for Crude Oil Imports
Small independent refineries in China thrived in 2015 and 2016 as a result of low crude prices and high exports of refined products, but the road ahead looks bumpier as analysts see consolidation in the country's downstream sector.
The U.S. government stopped short of a ban on oil imports from Venezuela, hoping to insulate U.S. refiners. But in the short run, Venezuela will have difficulty moving volumes to the Gulf Coast since the region has been swamped by Hurricane Harvey.
From changing the dollarized oil market to relationships with major Middle East producers, China's growing clout in the oil trade has manifold impacts for American interests.
Ed Hirs, an energy economist from the University of Houston, talks to The Fuse about the dangers of oil supply disruptions and OPEC's impact on shale.
Venezuela has fallen apart as a result of corruption and ineptitude, but even more so because of its over-reliance on oil as a revenue source. Some 95 percent of the country’s export revenue comes from oil.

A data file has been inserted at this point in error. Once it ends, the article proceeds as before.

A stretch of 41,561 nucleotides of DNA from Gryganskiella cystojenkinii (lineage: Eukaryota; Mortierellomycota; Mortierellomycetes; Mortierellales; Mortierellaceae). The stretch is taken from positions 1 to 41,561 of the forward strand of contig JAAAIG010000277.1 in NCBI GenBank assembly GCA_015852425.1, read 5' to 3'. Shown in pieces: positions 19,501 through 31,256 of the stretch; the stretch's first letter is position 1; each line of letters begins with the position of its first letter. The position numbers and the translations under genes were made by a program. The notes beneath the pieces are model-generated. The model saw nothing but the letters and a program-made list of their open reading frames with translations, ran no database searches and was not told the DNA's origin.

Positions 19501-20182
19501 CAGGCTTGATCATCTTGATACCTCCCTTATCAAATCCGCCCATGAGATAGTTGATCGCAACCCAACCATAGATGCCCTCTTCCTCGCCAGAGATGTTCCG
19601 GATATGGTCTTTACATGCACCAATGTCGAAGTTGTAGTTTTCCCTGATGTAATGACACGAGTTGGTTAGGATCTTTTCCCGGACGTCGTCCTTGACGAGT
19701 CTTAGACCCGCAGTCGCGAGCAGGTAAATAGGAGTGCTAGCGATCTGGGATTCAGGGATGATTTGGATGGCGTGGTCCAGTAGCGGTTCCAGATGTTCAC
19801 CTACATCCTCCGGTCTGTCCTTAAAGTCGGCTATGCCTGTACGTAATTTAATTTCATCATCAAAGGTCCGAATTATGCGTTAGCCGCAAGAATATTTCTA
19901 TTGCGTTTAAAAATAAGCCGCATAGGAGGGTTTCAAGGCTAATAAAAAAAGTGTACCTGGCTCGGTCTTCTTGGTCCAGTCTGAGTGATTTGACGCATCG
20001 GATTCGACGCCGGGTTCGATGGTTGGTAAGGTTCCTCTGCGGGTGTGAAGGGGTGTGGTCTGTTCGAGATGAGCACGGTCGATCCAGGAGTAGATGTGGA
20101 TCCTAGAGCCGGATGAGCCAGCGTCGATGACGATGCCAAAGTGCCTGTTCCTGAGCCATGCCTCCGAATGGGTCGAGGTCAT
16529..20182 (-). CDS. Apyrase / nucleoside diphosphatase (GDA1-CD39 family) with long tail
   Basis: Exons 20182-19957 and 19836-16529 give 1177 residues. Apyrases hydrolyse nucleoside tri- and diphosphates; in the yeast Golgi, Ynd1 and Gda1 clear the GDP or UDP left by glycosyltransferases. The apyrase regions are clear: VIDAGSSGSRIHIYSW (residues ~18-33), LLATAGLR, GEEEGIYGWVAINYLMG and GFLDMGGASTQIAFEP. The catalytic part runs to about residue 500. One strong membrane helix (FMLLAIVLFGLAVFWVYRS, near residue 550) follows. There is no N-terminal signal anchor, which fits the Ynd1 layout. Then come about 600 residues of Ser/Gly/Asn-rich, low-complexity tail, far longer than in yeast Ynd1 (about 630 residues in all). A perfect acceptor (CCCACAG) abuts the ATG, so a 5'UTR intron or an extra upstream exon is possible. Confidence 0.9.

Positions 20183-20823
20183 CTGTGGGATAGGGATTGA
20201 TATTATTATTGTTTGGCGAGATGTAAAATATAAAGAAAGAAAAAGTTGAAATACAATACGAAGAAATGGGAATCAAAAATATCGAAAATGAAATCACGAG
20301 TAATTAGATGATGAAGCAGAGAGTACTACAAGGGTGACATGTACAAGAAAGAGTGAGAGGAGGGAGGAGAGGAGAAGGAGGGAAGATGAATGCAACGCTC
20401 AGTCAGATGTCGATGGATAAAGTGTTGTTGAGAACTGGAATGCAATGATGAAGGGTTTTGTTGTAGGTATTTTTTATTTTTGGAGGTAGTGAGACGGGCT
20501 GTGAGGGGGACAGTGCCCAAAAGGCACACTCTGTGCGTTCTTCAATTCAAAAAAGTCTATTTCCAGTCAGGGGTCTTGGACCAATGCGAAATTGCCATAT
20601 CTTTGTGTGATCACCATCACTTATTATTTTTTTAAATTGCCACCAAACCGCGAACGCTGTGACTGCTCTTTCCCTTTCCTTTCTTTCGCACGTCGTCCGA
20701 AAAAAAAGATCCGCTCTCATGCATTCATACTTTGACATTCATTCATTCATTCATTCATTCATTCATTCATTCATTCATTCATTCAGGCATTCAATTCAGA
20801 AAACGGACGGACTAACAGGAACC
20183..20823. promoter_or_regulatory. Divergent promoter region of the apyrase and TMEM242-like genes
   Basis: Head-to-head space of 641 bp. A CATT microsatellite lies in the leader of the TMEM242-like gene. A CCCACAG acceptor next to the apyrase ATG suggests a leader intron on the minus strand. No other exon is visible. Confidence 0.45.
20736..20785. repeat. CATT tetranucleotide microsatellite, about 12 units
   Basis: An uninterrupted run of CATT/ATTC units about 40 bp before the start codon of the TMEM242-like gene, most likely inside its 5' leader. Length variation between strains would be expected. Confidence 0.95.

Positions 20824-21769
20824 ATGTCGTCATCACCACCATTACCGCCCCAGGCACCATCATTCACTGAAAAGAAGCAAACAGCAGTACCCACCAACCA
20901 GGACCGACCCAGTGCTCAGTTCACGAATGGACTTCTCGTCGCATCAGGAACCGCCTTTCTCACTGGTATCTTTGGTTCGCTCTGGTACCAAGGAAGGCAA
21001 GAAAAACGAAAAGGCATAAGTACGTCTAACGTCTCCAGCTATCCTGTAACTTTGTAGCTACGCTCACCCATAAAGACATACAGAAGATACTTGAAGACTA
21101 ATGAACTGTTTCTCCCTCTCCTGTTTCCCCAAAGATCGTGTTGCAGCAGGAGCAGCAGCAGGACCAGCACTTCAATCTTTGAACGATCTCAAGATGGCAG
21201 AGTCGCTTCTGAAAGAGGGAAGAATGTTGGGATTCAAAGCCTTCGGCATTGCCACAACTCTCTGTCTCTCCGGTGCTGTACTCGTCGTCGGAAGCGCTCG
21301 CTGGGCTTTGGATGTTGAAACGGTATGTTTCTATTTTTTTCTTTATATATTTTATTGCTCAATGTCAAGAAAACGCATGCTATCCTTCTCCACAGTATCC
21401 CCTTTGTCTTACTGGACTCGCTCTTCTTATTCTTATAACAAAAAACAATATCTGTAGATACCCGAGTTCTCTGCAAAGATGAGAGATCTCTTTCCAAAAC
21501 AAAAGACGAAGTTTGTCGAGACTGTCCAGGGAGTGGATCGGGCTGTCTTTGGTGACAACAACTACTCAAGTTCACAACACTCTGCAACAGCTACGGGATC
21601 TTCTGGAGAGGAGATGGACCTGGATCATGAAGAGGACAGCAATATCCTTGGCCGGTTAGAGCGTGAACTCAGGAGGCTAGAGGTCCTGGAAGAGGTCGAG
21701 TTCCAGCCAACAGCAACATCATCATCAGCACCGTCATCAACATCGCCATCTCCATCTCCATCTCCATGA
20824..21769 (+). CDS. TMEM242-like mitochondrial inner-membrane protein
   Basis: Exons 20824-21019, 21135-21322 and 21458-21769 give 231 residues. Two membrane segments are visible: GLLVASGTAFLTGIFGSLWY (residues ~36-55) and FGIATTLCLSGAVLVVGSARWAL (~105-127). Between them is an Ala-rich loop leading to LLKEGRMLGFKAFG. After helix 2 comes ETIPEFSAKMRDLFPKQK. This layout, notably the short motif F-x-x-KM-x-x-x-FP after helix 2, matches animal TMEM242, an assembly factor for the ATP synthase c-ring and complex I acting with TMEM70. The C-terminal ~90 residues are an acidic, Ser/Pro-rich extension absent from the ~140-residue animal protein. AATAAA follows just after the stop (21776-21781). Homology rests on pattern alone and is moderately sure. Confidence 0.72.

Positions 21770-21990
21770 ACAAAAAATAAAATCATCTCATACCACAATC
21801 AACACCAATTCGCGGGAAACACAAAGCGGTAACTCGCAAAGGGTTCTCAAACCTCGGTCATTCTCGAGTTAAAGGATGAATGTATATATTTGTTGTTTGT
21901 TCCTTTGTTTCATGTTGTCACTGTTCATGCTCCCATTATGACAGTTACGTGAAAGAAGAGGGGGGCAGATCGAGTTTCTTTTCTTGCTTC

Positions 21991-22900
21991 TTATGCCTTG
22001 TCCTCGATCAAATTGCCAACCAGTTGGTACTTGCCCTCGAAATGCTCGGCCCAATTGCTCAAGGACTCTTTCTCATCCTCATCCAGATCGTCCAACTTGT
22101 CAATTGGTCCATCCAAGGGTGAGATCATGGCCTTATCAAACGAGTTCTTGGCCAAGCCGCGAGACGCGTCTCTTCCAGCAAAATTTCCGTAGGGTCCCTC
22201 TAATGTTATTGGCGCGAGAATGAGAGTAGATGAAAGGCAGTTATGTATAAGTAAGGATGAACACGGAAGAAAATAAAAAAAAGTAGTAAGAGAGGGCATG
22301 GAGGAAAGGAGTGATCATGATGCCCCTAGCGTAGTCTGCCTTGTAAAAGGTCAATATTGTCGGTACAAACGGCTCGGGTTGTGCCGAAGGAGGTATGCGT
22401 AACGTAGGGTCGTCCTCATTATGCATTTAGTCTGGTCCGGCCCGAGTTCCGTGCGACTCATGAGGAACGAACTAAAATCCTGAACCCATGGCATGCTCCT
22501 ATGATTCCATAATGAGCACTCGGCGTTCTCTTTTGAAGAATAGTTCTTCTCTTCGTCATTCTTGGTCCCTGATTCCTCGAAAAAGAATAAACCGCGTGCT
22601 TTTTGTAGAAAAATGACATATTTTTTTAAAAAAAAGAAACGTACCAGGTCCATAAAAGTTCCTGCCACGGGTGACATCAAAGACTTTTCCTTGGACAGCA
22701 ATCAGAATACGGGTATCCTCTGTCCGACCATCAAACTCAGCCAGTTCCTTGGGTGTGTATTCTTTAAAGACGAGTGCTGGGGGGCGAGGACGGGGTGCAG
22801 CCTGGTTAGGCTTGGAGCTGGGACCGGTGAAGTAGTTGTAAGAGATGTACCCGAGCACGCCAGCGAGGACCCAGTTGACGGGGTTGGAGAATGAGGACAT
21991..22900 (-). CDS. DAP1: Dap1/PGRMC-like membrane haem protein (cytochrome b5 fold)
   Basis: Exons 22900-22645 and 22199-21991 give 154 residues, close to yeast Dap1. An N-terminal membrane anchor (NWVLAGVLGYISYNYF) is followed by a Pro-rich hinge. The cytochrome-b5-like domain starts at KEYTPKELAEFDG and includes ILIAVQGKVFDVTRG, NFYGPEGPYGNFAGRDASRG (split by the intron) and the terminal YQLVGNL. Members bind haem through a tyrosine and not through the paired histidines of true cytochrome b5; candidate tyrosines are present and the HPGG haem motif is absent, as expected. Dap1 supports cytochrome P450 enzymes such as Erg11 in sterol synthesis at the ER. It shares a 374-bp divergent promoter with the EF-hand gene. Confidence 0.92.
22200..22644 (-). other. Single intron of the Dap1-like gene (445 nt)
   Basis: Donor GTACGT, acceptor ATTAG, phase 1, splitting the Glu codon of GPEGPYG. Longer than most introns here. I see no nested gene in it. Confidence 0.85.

One solution to reducing dependence on imports would be to build pipeline capacity connecting the Bakken area to refineries on the East Coast.
With domestic production rising and OPEC reducing sales to Asia, the U.S. has taken advantage of shifting market conditions by shipping more crude to customers overseas. The U.S. exported an eye-opening 900,000 b/d of crude during Q1, with volumes going to 24 different countries.
Despite the DOE and others making the case for a slimmer Strategic Petroleum Reserve, the U.S. is still vulnerable to wild price swings and global supply outages.
In order for prices to break out of the current range of $40-$50, there needs to be a sharp drawdown in crude stocks, but so far that hasn't happened.
Meg Jacobs, a Research Scholar in the Woodrow Wilson School at Princeton University, spoke with The Fuse about her new book, "Panic at the Pump," which explores why the U.S. government has failed to put together long-term energy solutions.